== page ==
Review: Fantastical 2 ups the ante for events in OS X

As Apple’s calendar app for iOS and Mac OS X moved across recent releases from inconsistent, inadequate, and irritating to more or less just fine, the market for replacements grew and matured. Fantastical for iOS, now in its second release, filled a gap there by not just presented a clean list and offering strong support for different calendar systems, but also its natural-language processing. Type in a semblance of an event, and Fantastical would parse it and place it for you without fuss.

Fantastical’s makers, Flexibits, brought a kind of snippet of Fantastical to OS X in its first version: a drop-down day view closely reminiscent of the iOS version. With the release today of version 2, Fantastical on the Mac is now a full-fledged replacement for Apple’s Calendar and a strong competitor to similar products. The previous version now appears as the Mini-Window, an optional system menu bar pop-down that gives a capsule view.

The guiding philosophy for the program is that it’s a calendar app that focuses on upcoming events in a list view, keeping that view active no matter whether you’re looking at a graphical layout of day, week, month, or year. I live in the week view, and the combination of the upcoming list and a glance at the current week tends to work well together.

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WhatSize review: Easily shed files on a bloated hard drive

Millions of files lurk in your OS X installation, many of them useful! In an age of spinning hard-drive plenty, in which a 3-terabyte drive is cheap and fits in the space a 250GB or 500GB one did a few years ago, many of us are still constrained by the size of an SSD—or the irritation of a Mac model that has a hard drive it’s nearly impossible to safely upgrade. WhatSize will help you figure out the mystery of what’s filling your drive, and give you both advice and tools to trim the fat.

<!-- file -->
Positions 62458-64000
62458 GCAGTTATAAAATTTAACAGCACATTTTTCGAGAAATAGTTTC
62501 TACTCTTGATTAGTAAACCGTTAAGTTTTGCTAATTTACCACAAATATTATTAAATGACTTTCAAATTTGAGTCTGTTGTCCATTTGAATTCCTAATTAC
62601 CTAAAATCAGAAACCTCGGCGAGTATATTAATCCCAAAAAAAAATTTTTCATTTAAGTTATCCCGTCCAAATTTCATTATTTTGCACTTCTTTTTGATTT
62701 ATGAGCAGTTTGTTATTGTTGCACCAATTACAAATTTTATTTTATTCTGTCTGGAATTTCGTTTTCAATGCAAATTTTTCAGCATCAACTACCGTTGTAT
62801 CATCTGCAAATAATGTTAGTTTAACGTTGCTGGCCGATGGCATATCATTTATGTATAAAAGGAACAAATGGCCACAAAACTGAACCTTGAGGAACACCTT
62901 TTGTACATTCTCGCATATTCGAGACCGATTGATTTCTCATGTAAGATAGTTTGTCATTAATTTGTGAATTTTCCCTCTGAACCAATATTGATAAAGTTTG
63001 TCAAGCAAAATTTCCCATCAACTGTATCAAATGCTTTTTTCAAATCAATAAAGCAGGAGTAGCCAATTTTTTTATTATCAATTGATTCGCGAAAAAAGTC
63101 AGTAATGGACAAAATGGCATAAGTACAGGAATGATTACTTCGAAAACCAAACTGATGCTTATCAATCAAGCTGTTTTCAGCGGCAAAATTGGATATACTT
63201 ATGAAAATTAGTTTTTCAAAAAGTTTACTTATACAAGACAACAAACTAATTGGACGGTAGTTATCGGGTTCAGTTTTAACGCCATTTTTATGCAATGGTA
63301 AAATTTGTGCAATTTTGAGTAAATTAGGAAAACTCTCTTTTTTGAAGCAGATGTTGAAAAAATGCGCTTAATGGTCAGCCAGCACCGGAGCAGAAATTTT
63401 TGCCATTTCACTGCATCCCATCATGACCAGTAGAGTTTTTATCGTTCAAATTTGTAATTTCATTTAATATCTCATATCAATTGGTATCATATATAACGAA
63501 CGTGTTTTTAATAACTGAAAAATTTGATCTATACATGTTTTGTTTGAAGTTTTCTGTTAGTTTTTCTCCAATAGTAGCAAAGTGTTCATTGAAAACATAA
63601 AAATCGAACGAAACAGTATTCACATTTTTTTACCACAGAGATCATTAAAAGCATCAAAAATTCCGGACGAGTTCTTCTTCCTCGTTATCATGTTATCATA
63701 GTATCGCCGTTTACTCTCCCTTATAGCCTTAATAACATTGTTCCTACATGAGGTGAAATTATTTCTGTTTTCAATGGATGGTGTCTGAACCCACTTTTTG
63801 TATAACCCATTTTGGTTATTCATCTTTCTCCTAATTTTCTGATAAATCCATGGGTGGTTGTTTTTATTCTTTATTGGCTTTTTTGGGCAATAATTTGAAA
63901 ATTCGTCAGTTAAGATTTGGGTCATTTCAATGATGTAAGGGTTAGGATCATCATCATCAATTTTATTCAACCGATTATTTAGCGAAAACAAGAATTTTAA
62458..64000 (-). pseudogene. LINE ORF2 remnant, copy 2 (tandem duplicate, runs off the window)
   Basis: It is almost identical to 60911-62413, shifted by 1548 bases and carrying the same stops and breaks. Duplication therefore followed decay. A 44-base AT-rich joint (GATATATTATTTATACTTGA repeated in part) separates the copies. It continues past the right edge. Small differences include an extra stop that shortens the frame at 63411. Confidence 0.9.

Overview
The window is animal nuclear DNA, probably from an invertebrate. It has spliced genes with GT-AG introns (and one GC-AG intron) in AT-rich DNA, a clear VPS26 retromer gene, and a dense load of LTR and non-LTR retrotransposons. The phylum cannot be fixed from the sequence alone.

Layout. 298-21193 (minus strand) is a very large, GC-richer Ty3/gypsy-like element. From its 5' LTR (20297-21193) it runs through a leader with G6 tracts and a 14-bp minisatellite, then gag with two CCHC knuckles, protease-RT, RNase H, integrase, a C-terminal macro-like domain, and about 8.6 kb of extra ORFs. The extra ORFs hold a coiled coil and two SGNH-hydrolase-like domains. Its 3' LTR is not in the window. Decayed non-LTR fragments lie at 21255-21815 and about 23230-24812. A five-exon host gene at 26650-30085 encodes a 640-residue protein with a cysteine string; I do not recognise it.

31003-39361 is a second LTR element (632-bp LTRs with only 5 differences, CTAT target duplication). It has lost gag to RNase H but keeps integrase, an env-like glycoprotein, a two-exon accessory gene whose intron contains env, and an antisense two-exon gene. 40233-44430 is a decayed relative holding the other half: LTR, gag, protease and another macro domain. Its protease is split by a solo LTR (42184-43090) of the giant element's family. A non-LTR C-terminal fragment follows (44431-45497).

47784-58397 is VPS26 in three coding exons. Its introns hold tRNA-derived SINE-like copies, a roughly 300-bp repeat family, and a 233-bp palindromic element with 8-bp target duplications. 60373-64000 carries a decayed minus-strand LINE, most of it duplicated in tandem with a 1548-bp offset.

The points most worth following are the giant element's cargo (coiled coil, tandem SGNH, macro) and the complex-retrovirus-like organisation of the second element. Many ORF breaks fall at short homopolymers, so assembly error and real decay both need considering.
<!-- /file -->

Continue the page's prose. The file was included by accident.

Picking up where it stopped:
WhatSize combines the functions of analysis and utility. Its analysis scans every file and folder on the disk and builds sortable, browsable, and visual directories. Its utilities can suggest files to remove. It all starts by selecting a drive in the Devices list: WhatSize goes about its indexing business or loads a previously completed scan.

The analysis part is divided into Browser, Outline, Table, and PieChart. Browser and Outline correspond to the columns and views in the find. Table comprises every file and folder on a drive, and can be sorted and filtered. For instance, you can find every file that’s two years or older that occupies 100MB or more on your drive. This can help spot standout problems easily.

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